Thai pig farmer finds value in deep-litter housing

Supoj Singtosri

Supoj Singtosri, owner of Supoj’s Farm in Thailand’s Ratchaburi province, believes that natural pig farming and deep-litter system offer value to farmers and consumers. The system promotes pig health and stress-free pigs that can express their natural behavior, enhancing pork quality, writes PAYUNGSAK WIRIYABUNDITKUL.

Mr Supoj worked in other large pig farms for over 20 years before branching out on his own in 2006. These farms use cement-based flooring and had several problems including bad odor, flies, and wastewater. 

“These are the three major problems in industrial pig farming in the country, which negatively affect pig health and require antibiotic use,” he told Asian Agribiz.

Odor-free and fly-free

Mr Supoj thought deep-litter housing would solve these problems. The deep-bed flooring, comprising rice husk, mushroom, and coconut shell, allows fecal waste to be absorbed and rapidly broken down. This keeps the bedding odor-free and fly-free.

He also sprays fermented water and microorganisms on pigs and the bed flooring to reduce odor. Pigs also consume local microorganisms and fruit bio-extract to minimize unwanted odors.

In water-absorption areas, farmers do not need ‘deep’ bed flooring. In the central region where Ratchaburi is located, Mr Supoj does not dig. Each barn has 6-8 pigs, and each pig has 2-3sqm of space to move around. Parent stock have more space. Currently, he raises about 100 PS and 700-800 pigs.

Supoj’s Farm gives enough space to pigs, promoting better pig health.

“While cement-based flooring is easy to clean, it is unnatural for pigs. When they stand on these floors, their legs will suffer. They cannot dig and express their natural behavior, and they get stressed,” he said.

His system, said Mr Supoj, allows him to raise stress-free and antibiotic-free pigs that do not suffer from respiratory diseases.

“We give them enough space to ensure their health, thus improving meat quality and making it tender.”

Mr Supoj has set up a learning center in the province to teach this farming method. He also plans to hold online classes.

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Feeding pigs

Mr Supoj divides his feeding program into four stages, and all feeds are Salmonella-free. Piglets up to about a month-old need highly digestible and high protein feed. He gives them feed mixed with milk powder.

From 1-2 months old, the pigs are fed broken rice, rice bran, sbm, and baked beans, as they need more energy and protein.

From 2-4 months old, Mr Supoj reduces the amount of baked beans and sbm and increases the amount of broken rice and rice bran to reduce protein levels and increase energy in the feed formulation. This practice also decreases feed costs.

From 4-6 months, he further lowers the protein level by reducing the amount of sbm and increasing the amount of rice bran and broken rice.

“We also feed them fermented food such as banana stems mixed with sugar and salt, which will reduce the amount of regular feed by about 30% and save costs. This practice also improves the pig’s digestive system,” he said.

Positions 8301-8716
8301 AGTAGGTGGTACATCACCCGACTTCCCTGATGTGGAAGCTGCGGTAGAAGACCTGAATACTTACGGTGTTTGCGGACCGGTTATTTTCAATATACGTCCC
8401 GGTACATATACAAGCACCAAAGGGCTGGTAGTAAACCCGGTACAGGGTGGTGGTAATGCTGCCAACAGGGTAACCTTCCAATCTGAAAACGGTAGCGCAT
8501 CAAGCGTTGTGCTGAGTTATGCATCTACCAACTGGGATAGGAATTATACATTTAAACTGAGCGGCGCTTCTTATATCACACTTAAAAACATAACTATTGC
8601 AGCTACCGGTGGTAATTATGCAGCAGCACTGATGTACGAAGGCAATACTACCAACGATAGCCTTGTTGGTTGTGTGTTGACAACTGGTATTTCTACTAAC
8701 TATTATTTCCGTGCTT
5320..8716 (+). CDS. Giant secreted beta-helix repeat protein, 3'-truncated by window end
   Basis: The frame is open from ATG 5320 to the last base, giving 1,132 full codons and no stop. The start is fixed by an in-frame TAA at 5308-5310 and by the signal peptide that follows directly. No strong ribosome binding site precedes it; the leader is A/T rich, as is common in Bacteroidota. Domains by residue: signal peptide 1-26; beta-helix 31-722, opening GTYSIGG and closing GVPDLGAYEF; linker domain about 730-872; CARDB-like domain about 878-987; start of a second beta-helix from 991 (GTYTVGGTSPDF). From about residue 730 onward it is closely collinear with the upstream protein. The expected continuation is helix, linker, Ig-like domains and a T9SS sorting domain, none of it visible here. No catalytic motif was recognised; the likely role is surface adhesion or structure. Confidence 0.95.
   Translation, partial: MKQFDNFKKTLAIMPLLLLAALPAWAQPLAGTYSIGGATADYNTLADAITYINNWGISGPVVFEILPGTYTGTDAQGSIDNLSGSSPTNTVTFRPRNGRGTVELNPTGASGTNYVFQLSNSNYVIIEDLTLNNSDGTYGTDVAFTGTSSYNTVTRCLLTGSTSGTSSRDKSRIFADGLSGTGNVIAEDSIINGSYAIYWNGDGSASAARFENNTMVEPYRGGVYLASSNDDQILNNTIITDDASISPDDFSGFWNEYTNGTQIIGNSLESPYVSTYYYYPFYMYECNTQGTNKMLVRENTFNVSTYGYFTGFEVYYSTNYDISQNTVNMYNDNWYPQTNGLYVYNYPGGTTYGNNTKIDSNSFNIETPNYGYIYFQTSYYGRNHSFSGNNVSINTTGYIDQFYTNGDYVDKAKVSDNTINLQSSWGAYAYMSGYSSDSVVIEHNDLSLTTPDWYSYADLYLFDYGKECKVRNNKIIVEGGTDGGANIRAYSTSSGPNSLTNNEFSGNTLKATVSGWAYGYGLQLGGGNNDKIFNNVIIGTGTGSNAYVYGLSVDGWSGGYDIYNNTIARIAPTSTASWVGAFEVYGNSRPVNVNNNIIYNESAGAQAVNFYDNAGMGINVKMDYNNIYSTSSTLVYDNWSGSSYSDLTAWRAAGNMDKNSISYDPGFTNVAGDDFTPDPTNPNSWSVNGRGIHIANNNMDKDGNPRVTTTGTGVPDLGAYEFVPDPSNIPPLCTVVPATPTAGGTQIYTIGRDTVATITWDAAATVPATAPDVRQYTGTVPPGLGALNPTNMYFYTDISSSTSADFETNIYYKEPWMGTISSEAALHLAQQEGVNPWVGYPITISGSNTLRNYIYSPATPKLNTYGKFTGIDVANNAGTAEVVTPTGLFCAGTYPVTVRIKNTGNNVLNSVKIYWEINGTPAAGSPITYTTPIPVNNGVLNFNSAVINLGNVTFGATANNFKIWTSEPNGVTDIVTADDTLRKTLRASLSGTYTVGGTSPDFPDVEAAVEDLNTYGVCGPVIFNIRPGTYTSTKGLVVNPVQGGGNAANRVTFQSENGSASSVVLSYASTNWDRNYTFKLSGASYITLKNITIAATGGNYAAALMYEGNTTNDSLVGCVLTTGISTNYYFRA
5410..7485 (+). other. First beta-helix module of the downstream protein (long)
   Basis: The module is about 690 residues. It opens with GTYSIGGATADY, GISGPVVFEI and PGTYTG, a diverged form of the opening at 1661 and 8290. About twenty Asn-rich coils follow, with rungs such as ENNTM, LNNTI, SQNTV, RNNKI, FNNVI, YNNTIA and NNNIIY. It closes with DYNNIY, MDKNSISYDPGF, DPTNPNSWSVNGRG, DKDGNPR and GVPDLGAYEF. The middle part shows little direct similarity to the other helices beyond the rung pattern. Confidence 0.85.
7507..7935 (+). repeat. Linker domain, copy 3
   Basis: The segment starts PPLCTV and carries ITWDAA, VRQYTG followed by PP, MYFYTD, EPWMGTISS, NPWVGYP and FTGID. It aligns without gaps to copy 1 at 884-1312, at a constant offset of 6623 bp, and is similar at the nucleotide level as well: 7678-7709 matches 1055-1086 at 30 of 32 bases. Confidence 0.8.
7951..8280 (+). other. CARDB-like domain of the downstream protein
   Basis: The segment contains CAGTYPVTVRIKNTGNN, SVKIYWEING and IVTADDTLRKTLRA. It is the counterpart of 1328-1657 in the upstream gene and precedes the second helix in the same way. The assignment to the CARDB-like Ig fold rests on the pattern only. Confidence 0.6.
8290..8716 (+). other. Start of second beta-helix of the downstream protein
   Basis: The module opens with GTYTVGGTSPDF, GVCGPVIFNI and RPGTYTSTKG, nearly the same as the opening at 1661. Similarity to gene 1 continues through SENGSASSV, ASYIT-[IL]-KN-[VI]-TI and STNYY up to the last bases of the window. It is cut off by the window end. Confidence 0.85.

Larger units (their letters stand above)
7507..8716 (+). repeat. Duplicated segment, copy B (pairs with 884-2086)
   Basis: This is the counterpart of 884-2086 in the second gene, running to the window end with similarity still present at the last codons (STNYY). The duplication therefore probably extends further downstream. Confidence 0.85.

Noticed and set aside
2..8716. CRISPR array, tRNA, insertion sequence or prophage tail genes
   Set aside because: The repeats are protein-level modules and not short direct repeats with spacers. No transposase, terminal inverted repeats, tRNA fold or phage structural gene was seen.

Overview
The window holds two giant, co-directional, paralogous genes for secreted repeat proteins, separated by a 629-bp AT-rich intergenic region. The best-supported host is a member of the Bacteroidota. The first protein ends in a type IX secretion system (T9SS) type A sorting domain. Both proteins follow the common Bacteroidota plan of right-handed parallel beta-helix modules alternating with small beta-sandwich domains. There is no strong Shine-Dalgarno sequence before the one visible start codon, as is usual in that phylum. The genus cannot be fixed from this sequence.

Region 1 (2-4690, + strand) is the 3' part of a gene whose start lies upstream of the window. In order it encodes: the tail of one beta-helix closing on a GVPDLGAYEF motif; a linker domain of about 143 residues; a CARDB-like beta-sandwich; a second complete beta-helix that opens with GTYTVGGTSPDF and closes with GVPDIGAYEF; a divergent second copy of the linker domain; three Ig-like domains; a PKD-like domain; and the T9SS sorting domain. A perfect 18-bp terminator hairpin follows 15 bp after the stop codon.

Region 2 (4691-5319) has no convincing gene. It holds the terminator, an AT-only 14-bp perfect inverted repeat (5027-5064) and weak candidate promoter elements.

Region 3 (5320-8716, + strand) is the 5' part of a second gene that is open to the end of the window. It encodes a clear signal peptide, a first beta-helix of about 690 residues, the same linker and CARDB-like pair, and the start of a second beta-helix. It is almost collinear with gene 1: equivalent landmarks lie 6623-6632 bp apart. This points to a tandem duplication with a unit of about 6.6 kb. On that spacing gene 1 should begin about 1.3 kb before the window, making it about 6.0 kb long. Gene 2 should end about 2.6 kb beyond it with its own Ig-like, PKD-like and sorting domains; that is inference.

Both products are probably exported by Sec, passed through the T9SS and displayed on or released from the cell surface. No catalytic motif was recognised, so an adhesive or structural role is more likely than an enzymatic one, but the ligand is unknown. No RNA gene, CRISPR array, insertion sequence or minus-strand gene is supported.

“Broken rice and rice bran provide more carbohydrates and pigs easily digest them. Other material like corn husks are hard to digest.”

The farm raises stress-free pigs that express their natural behavior.


Biosecurity remains the most effective tool in protecting pigs against diseases like ASF.

Mr Supoj limits the number of farm visitors. Those allowed in must not consume pork products at least one week before the visit.

He also disinfects vehicles and objects before entry, and prevents feed trucks from entering.

He admits they occasionally get FMD infections, but the spread is not severe.

Retail channels

Though Mr Supoj outsources the slaughtering of pigs, he does own a butchery and receives orders from clients via online and offline channels.

The farm produces 200-300kg of pork products monthly, including sun-dried pork, sausage, and Northern Thai sausage, which it sells in community and farmers markets in Ratchaburi. Apart from the province, it also sells frozen products under the brand G-Pork to many outlets in Bangkok such as hotels, restaurants, schools, and Lemon Farm supermarkets.

Supoj’s Farm targets health-conscious consumers, the elderly, working people, and those willing to pay more for quality products.

Among the farm’s products are sun-dried pork, sausage, and Northern Thai sausage.

Mr Supoj’s products are 30-40% more expensive than regular pork. For example, regular sirloin costs USD 5.6/kg, while G-Pork sirloin costs USD 7.7/kg.

However, “our pork is cheaper than free-range pork, and the products are affordable. Production is stable, and we can supply clients such as restaurants. Our business continues to grow,” he added.

When Thailand lifted Covid-19 restrictions, Mr Supoj said he received more orders from restaurants and hotels. These outlets want to differentiate themselves from the competition. They do so by sourcing pork and other meat from Supoj’s Farm and others that practice natural farming.

Based in Bangkok, Colombo, Ho Chi Minh City, Jakarta, Kuala Lumpur, Manila


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